Using External Flash – Part 1

Hey everyone! I hope your week has gone well. Yesterday was “No Post Thursday” as I took my advancement exam for Chief Petty Officer. But I’m back today with some information about shooting with an external flash.

You always see the pros with an a hot shoe flash on top of their camera when they can’t shoot with available or natural light. As you may have guessed, there are more than a few reasons for this and I’m going to cover a couple of those here today. I’m also going to tell you how you can get your external flash to provide softer, more appealing light than you otherwise might not have thought possible.

Reasons To Use External Flash:

  • Low Light – Whenever there isn’t enough available or natural light to make a proper exposure, you will want to use flash. It’s the easiest, smallest, and most portable lighting solution you can own. Most speedlights today are very flexible and powerful allowing you to adapt to almost any situation.
  • Less Red Eye – A sure fire bet for Red Eye is your on-camera flash. Even if you have a DSLR with on-camera flash you are still HIGHLY likely to get a lot of shots where your subject’s eyes are red. Some cameras have Red Eye Reduction and while this helps, it’s not as good as having an external (hot shoe) flash that sits higher and farther away from your lens. Most external flashes can be adjusted up, left, and right which allows you to bounce your light off of ceilings or walls which in turn softens the light and harsh, bright light isn’t shining right in your subject’s eyes. (Red Eye is caused by pupils being dilated (bigger) in low light and when a bright flash enters the eyes it is reflected back off the retina and the blood vessels in the eye cause that light to appear red in color.)
  • Wireless Capability – Most mid-level and high-end external speedlights can be used wirelessly. The Nikon SB-800 (which I use) can be triggered by an on camera flash or another flash which allows you to place it anywhere you want to create the lighting you desire. It can also be controlled by several other triggering methods. (I will cover this more in-depth in Monday’s post.)

Pro Tip:

One of the ways you can really get a lot out of your external flash is by using a diffuser. A diffuser will soften and disperse the light from the flash to create a much more flattering light for your subject. I use Gary Fong’s Lightsphere II Cloud diffuser which gives me a soft, beautiful, flattering light from my SB-800 that I wouldn’t be able to get without it. Most diffusers are small and compact which allow you to take them anywhere and still get great light. Below are some pictures that will give you a pretty good idea of how it works. I made no adjustments to these images. They are straight from the camera. They were shot in Aperture Priority mode with Auto White Balance.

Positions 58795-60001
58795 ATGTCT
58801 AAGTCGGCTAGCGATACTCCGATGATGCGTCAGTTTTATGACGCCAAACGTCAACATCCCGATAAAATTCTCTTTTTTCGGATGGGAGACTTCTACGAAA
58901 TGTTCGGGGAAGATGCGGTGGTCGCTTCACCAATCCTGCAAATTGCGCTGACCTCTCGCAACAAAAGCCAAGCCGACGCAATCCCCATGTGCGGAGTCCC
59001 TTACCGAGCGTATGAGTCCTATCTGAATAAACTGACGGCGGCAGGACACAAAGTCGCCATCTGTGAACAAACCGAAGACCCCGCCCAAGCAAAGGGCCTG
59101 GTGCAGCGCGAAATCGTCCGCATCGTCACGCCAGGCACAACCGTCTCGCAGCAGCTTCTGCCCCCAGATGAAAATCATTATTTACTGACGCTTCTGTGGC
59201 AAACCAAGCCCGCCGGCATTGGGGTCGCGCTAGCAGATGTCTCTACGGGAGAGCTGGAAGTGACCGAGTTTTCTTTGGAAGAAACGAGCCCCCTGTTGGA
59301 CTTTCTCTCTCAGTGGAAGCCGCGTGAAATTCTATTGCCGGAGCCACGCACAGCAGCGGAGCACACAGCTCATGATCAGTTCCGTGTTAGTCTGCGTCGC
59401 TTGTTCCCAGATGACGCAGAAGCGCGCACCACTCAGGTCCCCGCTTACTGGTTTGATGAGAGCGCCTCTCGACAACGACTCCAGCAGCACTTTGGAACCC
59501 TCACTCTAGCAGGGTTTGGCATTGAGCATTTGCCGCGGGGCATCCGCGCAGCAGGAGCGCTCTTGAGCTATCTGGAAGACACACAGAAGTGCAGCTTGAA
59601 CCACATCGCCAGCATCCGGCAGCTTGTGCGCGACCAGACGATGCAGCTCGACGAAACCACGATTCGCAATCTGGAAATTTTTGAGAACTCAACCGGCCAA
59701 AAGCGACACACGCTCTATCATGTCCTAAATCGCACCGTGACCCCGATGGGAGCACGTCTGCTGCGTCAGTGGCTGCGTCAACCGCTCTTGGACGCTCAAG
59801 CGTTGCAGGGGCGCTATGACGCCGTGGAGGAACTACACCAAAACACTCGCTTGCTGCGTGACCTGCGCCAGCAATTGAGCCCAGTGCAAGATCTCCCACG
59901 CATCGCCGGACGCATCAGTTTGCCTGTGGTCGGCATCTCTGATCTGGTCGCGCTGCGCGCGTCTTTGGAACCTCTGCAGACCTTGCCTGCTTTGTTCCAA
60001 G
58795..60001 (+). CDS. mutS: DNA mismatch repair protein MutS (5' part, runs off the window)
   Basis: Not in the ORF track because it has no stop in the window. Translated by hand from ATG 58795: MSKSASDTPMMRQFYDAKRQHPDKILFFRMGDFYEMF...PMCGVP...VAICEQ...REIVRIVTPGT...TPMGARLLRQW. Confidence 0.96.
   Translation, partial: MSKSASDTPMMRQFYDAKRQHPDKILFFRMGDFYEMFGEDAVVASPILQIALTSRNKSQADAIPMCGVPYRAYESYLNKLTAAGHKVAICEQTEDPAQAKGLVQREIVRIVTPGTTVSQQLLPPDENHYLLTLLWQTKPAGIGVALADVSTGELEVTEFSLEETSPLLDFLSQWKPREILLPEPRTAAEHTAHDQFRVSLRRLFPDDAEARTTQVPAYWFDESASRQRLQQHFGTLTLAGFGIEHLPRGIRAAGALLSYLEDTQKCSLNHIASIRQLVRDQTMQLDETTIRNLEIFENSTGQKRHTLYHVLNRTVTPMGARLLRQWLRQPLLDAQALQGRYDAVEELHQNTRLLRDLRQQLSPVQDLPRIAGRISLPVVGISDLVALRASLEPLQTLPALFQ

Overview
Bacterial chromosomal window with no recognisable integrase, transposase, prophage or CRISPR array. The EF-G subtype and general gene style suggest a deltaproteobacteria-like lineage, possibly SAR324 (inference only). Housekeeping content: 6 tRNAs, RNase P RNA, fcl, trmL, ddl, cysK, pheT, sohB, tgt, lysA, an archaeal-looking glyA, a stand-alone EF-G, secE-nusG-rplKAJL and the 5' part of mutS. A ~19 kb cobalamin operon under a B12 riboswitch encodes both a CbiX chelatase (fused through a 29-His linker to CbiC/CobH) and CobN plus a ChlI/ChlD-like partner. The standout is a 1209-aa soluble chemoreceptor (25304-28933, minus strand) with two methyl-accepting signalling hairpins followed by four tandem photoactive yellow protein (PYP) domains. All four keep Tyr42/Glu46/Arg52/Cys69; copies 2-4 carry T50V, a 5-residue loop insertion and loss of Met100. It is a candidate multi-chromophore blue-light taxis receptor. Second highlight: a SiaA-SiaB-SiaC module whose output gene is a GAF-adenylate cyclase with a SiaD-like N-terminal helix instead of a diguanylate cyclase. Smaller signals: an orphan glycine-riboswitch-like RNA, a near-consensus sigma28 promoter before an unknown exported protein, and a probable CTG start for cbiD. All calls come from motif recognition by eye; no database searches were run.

Straight On Flash:
Nikon D40 ISO200 66mm f8 1/60

Flash Bounced Off Ceiling:
Nikon D40 ISO200 52mm f8 1/60

Gary Fong Lightsphere II Cloud:
Nikon D40 ISO200 52mm f8 1/60

These shots were taken in a dark room. Notice how using the diffuser brightened the background a little. If I would have shot at a wider aperture and a little slower shutter speed, the background would have been much brighter.

Be sure to check back on Monday where I will go into detail about how to use an external flash wirelessly. I hope you have a great weekend!


One thought on “Using External Flash – Part 1

  1. Hi,
    Thanks for your article about external flash. I am going to do a Birthday photography first time. Buying a new Vivitar A3200 flash for my NIKON D40. How can i use that? Let me know is there any methods to use effectively.


Leave a Reply

Fill in your details below or click an icon to log in: Logo

You are commenting using your account. Log Out /  Change )

Google+ photo

You are commenting using your Google+ account. Log Out /  Change )

Twitter picture

You are commenting using your Twitter account. Log Out /  Change )

Facebook photo

You are commenting using your Facebook account. Log Out /  Change )


Connecting to %s